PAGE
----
Tuesday, April 29, 2014

A Graduation Letter

We are nearing graduation time, and we have received several invitations to graduation parties. They brought to mind a letter that I had stuck away with old photos and such...

In May of 1937 when my mother graduated from high school she received a letter from her maternal uncle, Amasa (Am' zee) White Webber of Galena, Kansas. I am sharing it because I find his use of language so interesting and unusual - especially in this day, but probably for that time as well. Amasa worked in the office for the railroad, and it is typed on their letterhead.

The letter must have had a lot of meaning to my mother, as she kept it all these years. Because of distance and financial restraints, I would guess that they wouldn't have seen each other but a few times. Communication was dependent upon letters that travelled slowly and perhaps a phone call in an emergency. It is hard to imagine in our day of instant communication with one another. I hope you enjoy reading this letter from long ago.

My dear Katherine:
With the passing of winter months we welcome the birds and flowers and sunshine, and yet, the exultancy of this year's springtime seems but trifling when compared to the thrill that came in receiving the announcement of your graduation, and the very fine photograph that accompanied it.
While passing years have left disintegrating marks all round about us, yet, seemingly, time has only tended to make more beautiful the little curly headed girl of our past remembrance,- whose picture now portrays a young woman of sterling qualities, and who, no doubt, is doubly mindful of the many sacrifices made by faithful parents, in order that she might share in the good things of life.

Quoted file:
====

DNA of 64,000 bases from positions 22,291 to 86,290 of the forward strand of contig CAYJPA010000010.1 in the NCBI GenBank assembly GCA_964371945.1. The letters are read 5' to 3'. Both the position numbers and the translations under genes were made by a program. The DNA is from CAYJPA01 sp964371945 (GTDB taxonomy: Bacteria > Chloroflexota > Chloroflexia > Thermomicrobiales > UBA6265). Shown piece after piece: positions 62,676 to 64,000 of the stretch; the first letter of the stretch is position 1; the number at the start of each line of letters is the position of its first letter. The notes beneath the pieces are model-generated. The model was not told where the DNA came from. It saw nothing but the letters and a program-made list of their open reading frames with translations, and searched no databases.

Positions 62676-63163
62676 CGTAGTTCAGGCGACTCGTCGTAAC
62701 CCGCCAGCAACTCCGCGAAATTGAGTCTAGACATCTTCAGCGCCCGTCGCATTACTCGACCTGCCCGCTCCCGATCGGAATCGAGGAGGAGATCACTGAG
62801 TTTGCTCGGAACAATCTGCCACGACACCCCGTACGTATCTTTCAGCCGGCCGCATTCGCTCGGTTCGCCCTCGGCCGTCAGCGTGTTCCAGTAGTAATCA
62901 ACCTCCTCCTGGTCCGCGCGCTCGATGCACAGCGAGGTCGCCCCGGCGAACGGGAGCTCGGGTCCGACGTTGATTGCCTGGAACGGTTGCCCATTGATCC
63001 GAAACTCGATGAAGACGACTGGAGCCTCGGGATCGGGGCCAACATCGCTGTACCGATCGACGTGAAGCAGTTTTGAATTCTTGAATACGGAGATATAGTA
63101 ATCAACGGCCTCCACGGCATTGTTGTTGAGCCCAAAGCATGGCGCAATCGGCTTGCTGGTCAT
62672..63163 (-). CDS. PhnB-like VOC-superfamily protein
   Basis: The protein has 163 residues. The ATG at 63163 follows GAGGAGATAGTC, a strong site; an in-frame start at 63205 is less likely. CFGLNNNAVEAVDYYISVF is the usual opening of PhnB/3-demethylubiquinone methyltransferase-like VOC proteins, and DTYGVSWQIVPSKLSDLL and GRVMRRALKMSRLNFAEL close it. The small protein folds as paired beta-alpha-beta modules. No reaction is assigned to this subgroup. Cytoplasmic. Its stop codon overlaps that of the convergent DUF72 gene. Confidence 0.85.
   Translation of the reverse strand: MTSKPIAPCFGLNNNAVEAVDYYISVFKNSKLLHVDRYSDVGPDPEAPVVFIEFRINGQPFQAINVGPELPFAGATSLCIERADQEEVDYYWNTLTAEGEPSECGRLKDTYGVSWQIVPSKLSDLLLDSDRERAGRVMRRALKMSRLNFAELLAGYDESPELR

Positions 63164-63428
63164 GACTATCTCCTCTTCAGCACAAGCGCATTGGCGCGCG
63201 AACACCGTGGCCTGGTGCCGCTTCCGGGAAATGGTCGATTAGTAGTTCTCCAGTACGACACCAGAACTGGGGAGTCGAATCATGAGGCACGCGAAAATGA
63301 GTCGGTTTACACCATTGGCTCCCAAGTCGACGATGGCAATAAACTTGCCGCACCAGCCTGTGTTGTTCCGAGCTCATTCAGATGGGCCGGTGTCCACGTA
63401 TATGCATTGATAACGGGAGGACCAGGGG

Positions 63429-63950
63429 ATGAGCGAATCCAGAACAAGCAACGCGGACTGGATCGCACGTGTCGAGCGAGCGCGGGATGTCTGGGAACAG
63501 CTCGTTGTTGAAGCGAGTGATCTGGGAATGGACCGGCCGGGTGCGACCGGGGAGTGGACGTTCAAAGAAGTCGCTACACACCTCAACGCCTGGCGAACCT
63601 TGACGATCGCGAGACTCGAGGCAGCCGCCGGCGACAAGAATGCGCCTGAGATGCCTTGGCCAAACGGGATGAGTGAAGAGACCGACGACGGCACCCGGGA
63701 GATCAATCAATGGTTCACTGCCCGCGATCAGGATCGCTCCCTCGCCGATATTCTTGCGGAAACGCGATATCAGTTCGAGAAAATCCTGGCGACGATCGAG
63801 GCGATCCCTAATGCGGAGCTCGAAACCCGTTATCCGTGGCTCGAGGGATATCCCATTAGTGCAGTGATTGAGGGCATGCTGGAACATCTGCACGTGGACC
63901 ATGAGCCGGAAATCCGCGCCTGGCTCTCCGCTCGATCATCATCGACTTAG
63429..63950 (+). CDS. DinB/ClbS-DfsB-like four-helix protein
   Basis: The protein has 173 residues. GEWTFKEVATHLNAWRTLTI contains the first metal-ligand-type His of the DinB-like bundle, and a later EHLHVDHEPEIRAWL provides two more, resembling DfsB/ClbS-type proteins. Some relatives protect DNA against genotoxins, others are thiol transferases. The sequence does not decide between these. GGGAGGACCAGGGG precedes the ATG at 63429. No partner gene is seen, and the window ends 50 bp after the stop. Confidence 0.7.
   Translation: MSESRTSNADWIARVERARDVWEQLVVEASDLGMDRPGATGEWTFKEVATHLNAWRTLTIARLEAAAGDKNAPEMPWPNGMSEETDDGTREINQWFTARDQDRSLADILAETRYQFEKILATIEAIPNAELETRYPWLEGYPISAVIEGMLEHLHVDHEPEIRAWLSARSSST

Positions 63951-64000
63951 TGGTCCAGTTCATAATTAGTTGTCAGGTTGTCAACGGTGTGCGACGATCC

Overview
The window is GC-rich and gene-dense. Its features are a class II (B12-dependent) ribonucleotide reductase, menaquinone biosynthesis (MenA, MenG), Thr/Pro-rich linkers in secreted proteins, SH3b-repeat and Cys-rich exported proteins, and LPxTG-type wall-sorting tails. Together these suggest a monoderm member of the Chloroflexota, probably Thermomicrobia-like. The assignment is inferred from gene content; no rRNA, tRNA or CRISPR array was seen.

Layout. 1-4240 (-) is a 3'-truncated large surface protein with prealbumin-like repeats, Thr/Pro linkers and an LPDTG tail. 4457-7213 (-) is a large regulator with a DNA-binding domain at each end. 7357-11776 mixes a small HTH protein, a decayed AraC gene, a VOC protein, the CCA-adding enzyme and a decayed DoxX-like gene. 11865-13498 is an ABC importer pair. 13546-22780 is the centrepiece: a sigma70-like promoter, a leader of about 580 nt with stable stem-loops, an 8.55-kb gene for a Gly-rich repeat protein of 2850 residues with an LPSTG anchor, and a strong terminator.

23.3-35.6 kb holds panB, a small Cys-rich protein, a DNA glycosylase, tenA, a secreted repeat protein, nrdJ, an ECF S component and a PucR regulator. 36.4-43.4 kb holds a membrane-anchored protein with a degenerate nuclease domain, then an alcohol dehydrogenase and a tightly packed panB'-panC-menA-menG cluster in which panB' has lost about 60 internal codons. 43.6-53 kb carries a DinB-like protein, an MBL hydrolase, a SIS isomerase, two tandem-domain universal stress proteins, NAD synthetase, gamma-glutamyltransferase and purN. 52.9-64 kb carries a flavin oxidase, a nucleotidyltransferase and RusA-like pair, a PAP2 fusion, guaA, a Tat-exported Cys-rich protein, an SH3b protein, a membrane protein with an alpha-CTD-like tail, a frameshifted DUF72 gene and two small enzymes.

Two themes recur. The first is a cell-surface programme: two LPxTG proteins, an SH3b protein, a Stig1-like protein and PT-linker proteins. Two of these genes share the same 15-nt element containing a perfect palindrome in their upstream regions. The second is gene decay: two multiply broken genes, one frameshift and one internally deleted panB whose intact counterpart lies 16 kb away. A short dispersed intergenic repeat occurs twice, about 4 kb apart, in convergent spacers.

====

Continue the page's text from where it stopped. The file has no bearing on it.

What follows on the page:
In return for all of this, we do not believe you will prove a disappointment, neither do we feel you are going to be a failure, since by your earnestness, determination and perseverance you are now enabled to close an epoch in life's career that will open for you the doorway to bigger and better things.
It has been said that "America is on wheels." Folks today are going places, and doing things in a big way, and the ranks of tomorrow will be filled with young men and women who are prepared to meet emergencies.
Our best wishes attend your every effort, and may continued good health, happiness and success, in unstinted measure, be yours to enjoy. No doubt, there will come occasional clouds to mar life's sunshine; perhaps the night at times will show unusually dark; it may require some crushing to bring forth fragrance,- and maybe added fire to brighten the gold already in your life,- yet remember, that "He who is able to keep you from falling, and present you faultless at the throne of His Majesty," can also sanctify for you the hard, rough, dark places in such a way that your life will tell forth in multiplied blessings to home and friends and mankind because of such experiences.
We are mailing you today, under separate cover, a little graduation token of love and remembrance, and although words fail us, and we find that even the giving of gifts are inadequate expressions of our innermost feelings, yet in the words of that Worthy of old, our hearty wish for you is that,- "The Lord bless thee and keep thee, The Lord make His face to shine upon thee, and be gracious unto thee. The Lord lift up his countenance upon thee and give thee peace."
Most sincerely yours,
Uncle Amasa and Aunt Lou
Wow! That was a lot of words (and a lot of commas) to say simply "We wish you the very best."

This picture would have been taken sometime after graduation. I have not included Mom's graduation picture as she disliked it so much. Isn't she pretty?
Till next time...

Friday, April 18, 2014

In Your Easter Bonnet

In your Easter bonnet, with all the frills upon it,
You'll be the grandest lady in the Easter Parade.
I'll be all in clover and when they look you over,